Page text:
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Saint John the Divine hired the Manhattan-based Brodsky Organization to lead its proposed development of to build residential apartments on the north side of the cathedral grounds.

The Cathedral Church of Saint John the Divine has selected a developer in its controversial project to build residential apartments on the north side of the cathedral grounds.

The project, which was first announced in January 2012, consists of constructing two residential apartment buildings on the cathedral's north side in order to stabilize the cathedral's finances. Yet historic preservation advocates have long argued that the buildings will block views of the cathedral and undermine its historic appeal.

The Manhattan-based Brodsky Organization will lead the proposed development.

The cathedral has had problems keeping developers on the project. The original developer, Equity Residential, quit in October 2012, and earlier this year cathedral officials were reaching out to another developer, Worldwide Holdings.

Steve Facey, executive vice president of the cathedral administration, said the project remains essentially the same as its initial proposal at a community forum in 2012.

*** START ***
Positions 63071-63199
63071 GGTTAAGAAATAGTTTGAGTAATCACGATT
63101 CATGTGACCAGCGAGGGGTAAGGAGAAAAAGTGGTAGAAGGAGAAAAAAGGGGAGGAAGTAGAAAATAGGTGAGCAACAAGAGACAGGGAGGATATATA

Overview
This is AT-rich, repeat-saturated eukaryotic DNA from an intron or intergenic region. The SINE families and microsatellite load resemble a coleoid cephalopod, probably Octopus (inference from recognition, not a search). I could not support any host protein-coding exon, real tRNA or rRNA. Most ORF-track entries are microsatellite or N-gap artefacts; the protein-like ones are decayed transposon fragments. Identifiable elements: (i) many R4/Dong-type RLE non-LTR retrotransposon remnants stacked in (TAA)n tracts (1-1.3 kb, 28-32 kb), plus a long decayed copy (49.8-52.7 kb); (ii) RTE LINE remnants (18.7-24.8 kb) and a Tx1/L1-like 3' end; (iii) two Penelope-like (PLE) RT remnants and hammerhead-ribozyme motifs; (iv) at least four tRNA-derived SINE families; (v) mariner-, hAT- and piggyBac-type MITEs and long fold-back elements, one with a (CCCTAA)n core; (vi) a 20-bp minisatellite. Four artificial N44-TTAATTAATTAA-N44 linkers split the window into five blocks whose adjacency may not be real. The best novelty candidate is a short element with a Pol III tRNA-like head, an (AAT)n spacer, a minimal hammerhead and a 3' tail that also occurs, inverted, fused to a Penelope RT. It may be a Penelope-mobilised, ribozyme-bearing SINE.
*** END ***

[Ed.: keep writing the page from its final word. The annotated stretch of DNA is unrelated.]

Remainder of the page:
Facey added that it will take approximately four to six months to get to a formal lease, and afterward it may take around six to nine months for construction to begin. The cathedral, he said, would continue to work with Community Board 9 throughout the process.

Laura Friedman, president of the Morningside Heights Historic District Committee, said that the committee continues to oppose the project and views it as a detriment to the neighborhood. The MHHDC, which has taken a strong stance against the project since its inception, has been circulating a petition and gaining the support of local elected officials.

"The stewardship of this grand cathedral lies not only in the hands of the trustees of the cathedral, but with all of us who value its architectural and historic presence," Friedman said.

Friedman added that the difficulty the cathedral has had in securing a developer may reflect underlying issues with the project itself.

"We wonder why it is that they're having so much trouble retaining a developer," Friedman said, adding that she thought the cathedral had already cycled through four or five potential developers. "What does that indicate?"

Friedman said she would be interested in meeting with Brodsky Organization.

Harry Schwartz, leader of the MHHDC splinter group Friends of Saint John the Divine, said the group would continue to look into the developer's plans.

"The plan to develop 113th Street is inappropriate for the neighborhood," Schwartz said.  |  @avantikaku

Saint John the Divine development Morningside Heights Historic District Committee